Dear John: A Colleague Crush
Tuesday, June 08, 2010
Is it because no one at home listens to all his good advice? Maybe. But lucky for you, he's here, he's ready to advise, and all you need to do is ask. Which you can do by writing to firstname.lastname@example.org .
I consider myself a happily married man, but somehow, I’ve become infatuated with a woman I work with. She is a wonderful woman in every way – attractive, smart, witty, and always fun to be around. I actually get nervous when I’m with her, and I can’t tell you how long it’s been since someone has had that effect on me. I find myself thinking about her a lot and sometimes have to remind myself that she’d probably be appalled if she knew how I felt about her. I don’t know, though…maybe she’s thinking the same things about me! Is it normal to be married – happily married, even – and feel this way about someone?
Thank God It’s Monday
It’s perfectly normal to develop this kind of work crush. It doesn’t reflect on your character or integrity. What you do next, however, will. Confess your infatuation in the hope your feelings are reciprocated and you will reveal yourself to be an immature, selfish, and reckless man. Keep your feelings to yourself until the day comes – and it will come – when you wonder, “What was I thinking?!?” and you will reveal yourself to be a good man and a trustworthy and loving husband.
I have been living with my girlfriend for 4 years. We have a one-year-old boy. I love my son but I am tired of his mother. Lately, I feel like I’m on the verge of breaking up with her all the time. I am more than willing to pay child support and want joint custody of our son. I want to be a good dad. My girlfriend is a great mom, too – I just don’t want to be together anymore. Sometimes the prospect of moving out is exciting, and sometimes it makes me incredibly sad. What should I do?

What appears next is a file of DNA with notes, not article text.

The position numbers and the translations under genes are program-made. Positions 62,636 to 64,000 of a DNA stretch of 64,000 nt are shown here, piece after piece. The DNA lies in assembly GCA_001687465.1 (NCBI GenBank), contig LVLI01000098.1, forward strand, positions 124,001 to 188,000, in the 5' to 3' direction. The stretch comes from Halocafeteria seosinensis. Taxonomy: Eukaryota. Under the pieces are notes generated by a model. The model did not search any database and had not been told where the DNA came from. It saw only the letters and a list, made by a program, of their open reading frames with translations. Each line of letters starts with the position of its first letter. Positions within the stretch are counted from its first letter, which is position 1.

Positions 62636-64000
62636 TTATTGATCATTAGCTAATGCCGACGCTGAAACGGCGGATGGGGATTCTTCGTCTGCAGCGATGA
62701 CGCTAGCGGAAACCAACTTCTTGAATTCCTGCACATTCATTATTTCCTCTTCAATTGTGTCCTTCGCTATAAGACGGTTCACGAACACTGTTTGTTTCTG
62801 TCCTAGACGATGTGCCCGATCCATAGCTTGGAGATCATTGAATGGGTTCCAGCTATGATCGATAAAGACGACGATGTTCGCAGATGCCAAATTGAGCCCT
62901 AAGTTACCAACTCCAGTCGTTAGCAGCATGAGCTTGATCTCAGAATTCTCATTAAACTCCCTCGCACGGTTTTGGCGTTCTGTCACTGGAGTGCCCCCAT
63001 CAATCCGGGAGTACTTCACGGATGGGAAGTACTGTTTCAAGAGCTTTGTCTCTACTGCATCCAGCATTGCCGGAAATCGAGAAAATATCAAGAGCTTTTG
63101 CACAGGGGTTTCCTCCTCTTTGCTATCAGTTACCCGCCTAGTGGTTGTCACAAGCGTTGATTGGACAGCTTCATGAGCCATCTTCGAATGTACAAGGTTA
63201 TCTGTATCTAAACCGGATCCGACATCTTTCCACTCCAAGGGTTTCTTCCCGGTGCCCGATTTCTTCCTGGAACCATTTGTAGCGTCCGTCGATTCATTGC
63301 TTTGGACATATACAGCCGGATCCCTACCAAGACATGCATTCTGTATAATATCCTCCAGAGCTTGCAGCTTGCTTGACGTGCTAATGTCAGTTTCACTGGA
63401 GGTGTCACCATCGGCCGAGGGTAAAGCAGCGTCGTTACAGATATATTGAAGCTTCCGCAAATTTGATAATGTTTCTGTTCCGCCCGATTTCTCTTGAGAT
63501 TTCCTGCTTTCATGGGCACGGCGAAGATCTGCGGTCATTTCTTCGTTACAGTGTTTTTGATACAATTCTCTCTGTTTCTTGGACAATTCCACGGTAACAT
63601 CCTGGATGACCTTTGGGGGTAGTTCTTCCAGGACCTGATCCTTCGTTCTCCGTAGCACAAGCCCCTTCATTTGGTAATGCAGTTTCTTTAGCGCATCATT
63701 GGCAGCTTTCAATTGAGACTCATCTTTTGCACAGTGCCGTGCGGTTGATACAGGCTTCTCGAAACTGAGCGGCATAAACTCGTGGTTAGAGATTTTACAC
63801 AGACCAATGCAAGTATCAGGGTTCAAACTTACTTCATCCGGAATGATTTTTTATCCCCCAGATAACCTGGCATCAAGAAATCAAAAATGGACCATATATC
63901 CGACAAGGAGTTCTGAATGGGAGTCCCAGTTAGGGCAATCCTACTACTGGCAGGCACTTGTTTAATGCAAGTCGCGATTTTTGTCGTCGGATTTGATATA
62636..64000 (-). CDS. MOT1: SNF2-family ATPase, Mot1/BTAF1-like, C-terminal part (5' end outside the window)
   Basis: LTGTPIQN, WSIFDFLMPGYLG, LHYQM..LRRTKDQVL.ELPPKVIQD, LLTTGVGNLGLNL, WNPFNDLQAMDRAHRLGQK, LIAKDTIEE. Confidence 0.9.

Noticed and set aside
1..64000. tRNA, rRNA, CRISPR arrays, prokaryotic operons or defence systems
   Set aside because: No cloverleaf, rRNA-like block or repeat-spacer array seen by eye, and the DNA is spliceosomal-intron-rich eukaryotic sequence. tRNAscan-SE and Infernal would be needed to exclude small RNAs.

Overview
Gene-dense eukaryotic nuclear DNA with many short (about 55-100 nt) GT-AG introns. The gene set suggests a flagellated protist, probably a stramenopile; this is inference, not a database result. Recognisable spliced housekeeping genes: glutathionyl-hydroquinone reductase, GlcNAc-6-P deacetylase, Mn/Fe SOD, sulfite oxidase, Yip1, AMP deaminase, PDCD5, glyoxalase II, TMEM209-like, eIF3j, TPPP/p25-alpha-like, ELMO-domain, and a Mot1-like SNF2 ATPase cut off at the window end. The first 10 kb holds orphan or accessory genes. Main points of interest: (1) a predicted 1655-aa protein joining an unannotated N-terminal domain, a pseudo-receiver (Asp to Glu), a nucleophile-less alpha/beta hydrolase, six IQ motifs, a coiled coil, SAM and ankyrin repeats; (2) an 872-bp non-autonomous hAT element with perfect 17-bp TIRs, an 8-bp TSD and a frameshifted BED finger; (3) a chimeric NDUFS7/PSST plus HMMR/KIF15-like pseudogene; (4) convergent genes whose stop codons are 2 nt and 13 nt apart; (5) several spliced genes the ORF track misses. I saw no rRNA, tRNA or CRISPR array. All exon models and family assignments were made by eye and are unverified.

One Foot Out The Door
Let me guess: you’re excited when you think about what you want, and you’re sad when you think about what your boy needs. He needs you and his mother to be together, under the same roof, predictably and consistently, every day. If there were something seriously wrong with your relationship, it would be in his best interest for one of you to leave, but you just sound like you’re bored. That’s an okay reason to break up when you don’t have kids, I guess, but it’s not a remotely good enough reason now that there’s a baby involved. From now on, every decision you make must be based on what’s best for him. You owe him that. If your boy is going to grow up into a confident, emotionally healthy man, he needs his dad to grow up right now.
My husband's sister is pregnant and has asked her brother and me to be the Godparents of her child. They are a Catholic family, and this is very important to them. I feel flattered to be asked. However I am not a Catholic nor a Christian and do not believe in having Godparents. I thought she knew I was not Christian, but she must not. How do I decline the offer kindly without insulting her religion or very kind gesture?
I think it’s admirable that you seem to respect your in-laws’ beliefs even though you don’t share them. It would be insulting to profess faith you don’t believe. On the other hand, there’s nothing insulting in saying, “I am so honored that you would entrust me with such an important role for your baby, but I’m not a Christian, so I can’t be a Godparent.”
You know you've got a problem. And you need some solid advice. Send it off today to email@example.com . Make it interesting enough and he'll probably write back. In front of a million of your closest friends.
- Dear John: Diary of a Wimpy Parent
- Dear John: Love Poem Too Little, Too Late
- Dear John: An Ill-Advised Office Romance (Aren’t They All?)